In the story "Dead Men's Path," what is the moral?
A moral is a lesson that can be taken from a piece of literature. In the case of this story, the clear lesson is that BALANCE is of the utmost importance. Mr. Obi, the headmaster of the school, had grand plans for his school; however, he insulted the villagers by cutting off their path, which was of great significance to them, as it was said to link the living to the dead. Obi disrespected their opinions, dismissing them flippantly. As a result, Obi's flower gardens and hedges and one building were destroyed by the villagers as revenge for insulting them AND their dead ancestors. eNotes remarks that:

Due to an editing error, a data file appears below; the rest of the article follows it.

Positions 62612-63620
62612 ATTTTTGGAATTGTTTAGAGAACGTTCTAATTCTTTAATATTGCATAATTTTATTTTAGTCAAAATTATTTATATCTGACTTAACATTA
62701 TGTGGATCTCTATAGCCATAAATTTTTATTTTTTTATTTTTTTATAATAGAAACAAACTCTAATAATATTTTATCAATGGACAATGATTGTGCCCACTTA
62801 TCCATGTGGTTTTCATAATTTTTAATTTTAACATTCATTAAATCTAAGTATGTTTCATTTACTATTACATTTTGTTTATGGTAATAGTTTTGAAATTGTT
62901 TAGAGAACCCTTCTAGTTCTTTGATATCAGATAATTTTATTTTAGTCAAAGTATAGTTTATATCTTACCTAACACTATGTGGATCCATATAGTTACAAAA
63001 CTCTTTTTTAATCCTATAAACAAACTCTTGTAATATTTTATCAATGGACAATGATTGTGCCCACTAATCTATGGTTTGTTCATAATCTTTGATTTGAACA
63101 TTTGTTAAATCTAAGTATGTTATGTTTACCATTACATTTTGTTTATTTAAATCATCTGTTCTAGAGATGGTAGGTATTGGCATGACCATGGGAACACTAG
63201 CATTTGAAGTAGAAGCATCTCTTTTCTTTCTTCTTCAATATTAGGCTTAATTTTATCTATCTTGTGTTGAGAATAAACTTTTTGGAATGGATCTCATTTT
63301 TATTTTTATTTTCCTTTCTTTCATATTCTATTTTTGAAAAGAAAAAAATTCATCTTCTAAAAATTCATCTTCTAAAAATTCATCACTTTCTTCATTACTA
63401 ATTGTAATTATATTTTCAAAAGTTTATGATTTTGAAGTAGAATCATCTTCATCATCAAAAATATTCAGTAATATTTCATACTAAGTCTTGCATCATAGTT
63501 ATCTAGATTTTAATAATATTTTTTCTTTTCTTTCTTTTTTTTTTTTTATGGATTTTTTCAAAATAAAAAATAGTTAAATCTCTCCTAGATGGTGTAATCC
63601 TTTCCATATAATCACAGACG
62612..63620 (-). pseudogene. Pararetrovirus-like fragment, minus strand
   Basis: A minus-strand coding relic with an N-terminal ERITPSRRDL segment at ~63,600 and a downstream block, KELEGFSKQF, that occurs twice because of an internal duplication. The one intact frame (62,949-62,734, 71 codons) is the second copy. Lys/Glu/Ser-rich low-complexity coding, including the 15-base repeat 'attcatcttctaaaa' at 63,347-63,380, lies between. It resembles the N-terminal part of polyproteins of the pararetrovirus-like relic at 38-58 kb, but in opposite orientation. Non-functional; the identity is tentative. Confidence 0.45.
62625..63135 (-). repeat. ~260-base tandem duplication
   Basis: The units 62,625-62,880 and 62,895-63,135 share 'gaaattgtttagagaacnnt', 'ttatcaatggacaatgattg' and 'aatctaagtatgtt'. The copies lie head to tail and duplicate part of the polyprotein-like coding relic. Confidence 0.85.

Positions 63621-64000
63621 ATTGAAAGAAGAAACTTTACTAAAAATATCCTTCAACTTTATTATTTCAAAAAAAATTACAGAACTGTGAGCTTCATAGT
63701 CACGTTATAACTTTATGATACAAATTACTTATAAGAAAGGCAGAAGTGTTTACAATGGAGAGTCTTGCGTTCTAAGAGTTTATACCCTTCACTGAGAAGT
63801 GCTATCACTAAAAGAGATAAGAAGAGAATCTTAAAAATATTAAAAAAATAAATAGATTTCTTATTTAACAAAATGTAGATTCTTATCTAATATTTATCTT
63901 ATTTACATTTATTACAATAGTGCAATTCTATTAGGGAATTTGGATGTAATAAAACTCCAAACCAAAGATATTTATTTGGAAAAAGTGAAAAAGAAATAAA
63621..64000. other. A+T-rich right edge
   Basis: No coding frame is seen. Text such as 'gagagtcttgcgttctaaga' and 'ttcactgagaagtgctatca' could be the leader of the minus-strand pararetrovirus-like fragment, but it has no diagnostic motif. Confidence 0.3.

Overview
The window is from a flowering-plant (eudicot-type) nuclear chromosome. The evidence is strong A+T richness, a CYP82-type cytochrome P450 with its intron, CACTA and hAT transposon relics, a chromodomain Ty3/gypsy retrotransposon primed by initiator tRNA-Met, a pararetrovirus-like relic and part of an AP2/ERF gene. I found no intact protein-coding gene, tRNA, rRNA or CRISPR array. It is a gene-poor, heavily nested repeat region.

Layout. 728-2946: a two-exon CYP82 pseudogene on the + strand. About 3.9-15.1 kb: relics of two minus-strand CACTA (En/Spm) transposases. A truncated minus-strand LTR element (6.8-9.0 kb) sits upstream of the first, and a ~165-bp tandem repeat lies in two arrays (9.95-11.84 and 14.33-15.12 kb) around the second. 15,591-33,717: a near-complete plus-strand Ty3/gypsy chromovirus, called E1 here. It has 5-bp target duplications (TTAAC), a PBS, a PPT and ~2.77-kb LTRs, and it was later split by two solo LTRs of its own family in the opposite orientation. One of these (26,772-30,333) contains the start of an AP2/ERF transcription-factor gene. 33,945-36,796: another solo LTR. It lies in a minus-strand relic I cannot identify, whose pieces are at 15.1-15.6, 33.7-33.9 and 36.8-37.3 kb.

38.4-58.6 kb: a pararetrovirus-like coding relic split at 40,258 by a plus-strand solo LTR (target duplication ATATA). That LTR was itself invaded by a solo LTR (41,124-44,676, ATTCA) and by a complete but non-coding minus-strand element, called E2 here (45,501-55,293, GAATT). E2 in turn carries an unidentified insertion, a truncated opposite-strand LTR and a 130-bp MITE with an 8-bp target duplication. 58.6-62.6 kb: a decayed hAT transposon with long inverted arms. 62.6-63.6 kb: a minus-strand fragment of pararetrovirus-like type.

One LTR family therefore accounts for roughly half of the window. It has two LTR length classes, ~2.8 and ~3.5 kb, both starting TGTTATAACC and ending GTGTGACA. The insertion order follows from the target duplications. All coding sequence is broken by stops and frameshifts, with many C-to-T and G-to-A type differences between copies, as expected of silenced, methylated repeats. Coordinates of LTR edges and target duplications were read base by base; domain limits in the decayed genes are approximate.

Ironically, the same energy and enthusiasm that raise Obi to the height of his career are also responsible for his stoop-shoulderedness and frailty, his premature aging, and his eventual tragic fall. His white supervisor's negative report on the “tribal-war situation developing between the school and the village” exposes the superficiality of Obi's idealism. The once acclaimed “pivotal teacher” is then laid low by his own “misguided zeal.” (eNotes)
Obi should have realized that the improvements to the school and the ancient path could have co-existed. It did not have to be one or the other.